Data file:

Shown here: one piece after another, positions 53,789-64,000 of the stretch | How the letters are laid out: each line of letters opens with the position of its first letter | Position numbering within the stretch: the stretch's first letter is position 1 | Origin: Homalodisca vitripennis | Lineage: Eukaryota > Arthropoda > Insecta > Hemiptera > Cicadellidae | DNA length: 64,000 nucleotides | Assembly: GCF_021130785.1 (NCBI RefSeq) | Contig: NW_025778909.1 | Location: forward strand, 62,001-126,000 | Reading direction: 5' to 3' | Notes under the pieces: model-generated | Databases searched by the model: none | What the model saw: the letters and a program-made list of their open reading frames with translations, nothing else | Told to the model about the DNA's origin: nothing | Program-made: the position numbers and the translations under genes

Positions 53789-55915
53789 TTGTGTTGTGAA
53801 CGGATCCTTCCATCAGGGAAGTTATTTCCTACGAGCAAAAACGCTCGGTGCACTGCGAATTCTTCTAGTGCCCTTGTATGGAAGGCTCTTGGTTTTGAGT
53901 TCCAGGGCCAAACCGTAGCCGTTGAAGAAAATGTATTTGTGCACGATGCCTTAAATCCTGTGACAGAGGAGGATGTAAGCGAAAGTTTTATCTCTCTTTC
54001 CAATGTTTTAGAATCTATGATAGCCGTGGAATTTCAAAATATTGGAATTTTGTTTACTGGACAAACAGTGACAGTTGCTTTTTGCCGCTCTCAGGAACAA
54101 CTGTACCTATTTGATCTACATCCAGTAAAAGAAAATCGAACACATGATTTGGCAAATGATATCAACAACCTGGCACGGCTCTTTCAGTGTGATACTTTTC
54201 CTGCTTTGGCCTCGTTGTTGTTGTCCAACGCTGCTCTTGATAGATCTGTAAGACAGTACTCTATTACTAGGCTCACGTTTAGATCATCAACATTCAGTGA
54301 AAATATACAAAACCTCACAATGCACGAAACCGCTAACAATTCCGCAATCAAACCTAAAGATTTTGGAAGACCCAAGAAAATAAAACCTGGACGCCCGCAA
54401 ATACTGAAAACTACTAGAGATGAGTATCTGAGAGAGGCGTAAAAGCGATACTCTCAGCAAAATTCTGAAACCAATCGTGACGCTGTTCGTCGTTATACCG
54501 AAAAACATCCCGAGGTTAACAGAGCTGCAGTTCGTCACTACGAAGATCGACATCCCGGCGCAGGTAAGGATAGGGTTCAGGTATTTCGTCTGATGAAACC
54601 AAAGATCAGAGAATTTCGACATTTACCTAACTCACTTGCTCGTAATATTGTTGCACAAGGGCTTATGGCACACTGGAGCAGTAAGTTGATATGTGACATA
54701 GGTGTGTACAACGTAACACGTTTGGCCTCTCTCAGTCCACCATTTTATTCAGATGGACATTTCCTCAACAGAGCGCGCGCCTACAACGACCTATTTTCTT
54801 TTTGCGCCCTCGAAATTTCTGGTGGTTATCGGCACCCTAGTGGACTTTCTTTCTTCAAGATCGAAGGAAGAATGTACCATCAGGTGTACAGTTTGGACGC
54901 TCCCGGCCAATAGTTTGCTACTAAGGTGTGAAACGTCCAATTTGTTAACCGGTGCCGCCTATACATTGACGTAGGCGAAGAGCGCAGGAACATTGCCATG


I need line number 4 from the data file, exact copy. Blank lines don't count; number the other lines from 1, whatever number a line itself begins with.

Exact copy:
53801 CGGATCCTTCCATCAGGGAAGTTATTTCCTACGAGCAAAAACGCTCGGTGCACTGCGAATTCTTCTAGTGCCCTTGTATGGAAGGCTCTTGGTTTTGAGT